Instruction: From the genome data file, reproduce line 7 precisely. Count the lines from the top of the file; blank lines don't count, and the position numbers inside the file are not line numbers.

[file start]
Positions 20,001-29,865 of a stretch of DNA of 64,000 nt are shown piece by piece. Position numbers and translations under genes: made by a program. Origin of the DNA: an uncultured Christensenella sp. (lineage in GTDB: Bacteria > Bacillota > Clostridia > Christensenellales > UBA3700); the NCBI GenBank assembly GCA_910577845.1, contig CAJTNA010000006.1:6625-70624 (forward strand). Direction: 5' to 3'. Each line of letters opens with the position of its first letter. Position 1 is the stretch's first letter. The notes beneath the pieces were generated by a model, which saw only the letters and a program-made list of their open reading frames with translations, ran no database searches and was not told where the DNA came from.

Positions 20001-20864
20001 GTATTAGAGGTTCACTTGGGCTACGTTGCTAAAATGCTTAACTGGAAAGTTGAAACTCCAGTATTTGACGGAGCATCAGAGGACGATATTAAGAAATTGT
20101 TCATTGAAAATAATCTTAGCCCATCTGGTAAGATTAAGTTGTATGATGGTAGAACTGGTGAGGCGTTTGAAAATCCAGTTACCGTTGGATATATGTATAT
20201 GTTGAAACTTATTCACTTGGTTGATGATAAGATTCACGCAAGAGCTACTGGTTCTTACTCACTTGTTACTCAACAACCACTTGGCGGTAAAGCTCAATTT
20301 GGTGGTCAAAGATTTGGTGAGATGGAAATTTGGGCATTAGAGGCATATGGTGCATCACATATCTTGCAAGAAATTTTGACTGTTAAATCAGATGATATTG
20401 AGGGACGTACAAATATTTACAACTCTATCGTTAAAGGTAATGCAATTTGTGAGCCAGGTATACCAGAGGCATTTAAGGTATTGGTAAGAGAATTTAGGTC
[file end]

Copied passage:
20401 AGGGACGTACAAATATTTACAACTCTATCGTTAAAGGTAATGCAATTTGTGAGCCAGGTATACCAGAGGCATTTAAGGTATTGGTAAGAGAATTTAGGTC